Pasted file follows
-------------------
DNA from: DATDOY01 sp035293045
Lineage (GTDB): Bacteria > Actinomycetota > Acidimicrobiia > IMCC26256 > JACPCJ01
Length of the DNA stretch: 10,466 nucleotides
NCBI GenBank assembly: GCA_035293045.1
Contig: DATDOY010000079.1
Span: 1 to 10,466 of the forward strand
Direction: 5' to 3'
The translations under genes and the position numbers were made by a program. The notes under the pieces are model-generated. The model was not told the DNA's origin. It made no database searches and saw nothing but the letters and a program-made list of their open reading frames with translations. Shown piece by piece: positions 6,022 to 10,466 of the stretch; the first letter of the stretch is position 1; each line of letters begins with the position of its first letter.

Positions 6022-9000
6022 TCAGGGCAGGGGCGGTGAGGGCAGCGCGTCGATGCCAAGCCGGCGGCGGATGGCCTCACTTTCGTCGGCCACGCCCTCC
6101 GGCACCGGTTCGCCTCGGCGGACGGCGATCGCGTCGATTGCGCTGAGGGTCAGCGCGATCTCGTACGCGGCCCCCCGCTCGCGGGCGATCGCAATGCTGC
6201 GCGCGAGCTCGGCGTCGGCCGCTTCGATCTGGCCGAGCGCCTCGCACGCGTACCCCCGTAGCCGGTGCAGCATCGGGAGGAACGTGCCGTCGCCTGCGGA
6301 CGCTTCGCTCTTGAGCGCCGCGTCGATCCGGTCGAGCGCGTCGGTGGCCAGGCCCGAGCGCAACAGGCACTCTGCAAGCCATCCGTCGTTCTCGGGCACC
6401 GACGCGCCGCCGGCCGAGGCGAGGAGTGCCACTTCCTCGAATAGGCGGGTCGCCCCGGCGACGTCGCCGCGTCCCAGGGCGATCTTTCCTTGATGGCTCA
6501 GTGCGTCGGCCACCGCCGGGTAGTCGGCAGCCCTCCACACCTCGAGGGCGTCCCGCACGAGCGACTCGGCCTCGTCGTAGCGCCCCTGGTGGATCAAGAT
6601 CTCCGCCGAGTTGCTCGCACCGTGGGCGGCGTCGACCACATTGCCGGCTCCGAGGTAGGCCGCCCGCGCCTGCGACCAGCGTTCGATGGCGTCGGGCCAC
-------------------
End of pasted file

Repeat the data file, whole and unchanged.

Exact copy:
DNA from: DATDOY01 sp035293045
Lineage (GTDB): Bacteria > Actinomycetota > Acidimicrobiia > IMCC26256 > JACPCJ01
Length of the DNA stretch: 10,466 nucleotides
NCBI GenBank assembly: GCA_035293045.1
Contig: DATDOY010000079.1
Span: 1 to 10,466 of the forward strand
Direction: 5' to 3'
The translations under genes and the position numbers were made by a program. The notes under the pieces are model-generated. The model was not told the DNA's origin. It made no database searches and saw nothing but the letters and a program-made list of their open reading frames with translations. Shown piece by piece: positions 6,022 to 10,466 of the stretch; the first letter of the stretch is position 1; each line of letters begins with the position of its first letter.

Positions 6022-9000
6022 TCAGGGCAGGGGCGGTGAGGGCAGCGCGTCGATGCCAAGCCGGCGGCGGATGGCCTCACTTTCGTCGGCCACGCCCTCC
6101 GGCACCGGTTCGCCTCGGCGGACGGCGATCGCGTCGATTGCGCTGAGGGTCAGCGCGATCTCGTACGCGGCCCCCCGCTCGCGGGCGATCGCAATGCTGC
6201 GCGCGAGCTCGGCGTCGGCCGCTTCGATCTGGCCGAGCGCCTCGCACGCGTACCCCCGTAGCCGGTGCAGCATCGGGAGGAACGTGCCGTCGCCTGCGGA
6301 CGCTTCGCTCTTGAGCGCCGCGTCGATCCGGTCGAGCGCGTCGGTGGCCAGGCCCGAGCGCAACAGGCACTCTGCAAGCCATCCGTCGTTCTCGGGCACC
6401 GACGCGCCGCCGGCCGAGGCGAGGAGTGCCACTTCCTCGAATAGGCGGGTCGCCCCGGCGACGTCGCCGCGTCCCAGGGCGATCTTTCCTTGATGGCTCA
6501 GTGCGTCGGCCACCGCCGGGTAGTCGGCAGCCCTCCACACCTCGAGGGCGTCCCGCACGAGCGACTCGGCCTCGTCGTAGCGCCCCTGGTGGATCAAGAT
6601 CTCCGCCGAGTTGCTCGCACCGTGGGCGGCGTCGACCACATTGCCGGCTCCGAGGTAGGCCGCCCGCGCCTGCGACCAGCGTTCGATGGCGTCGGGCCAC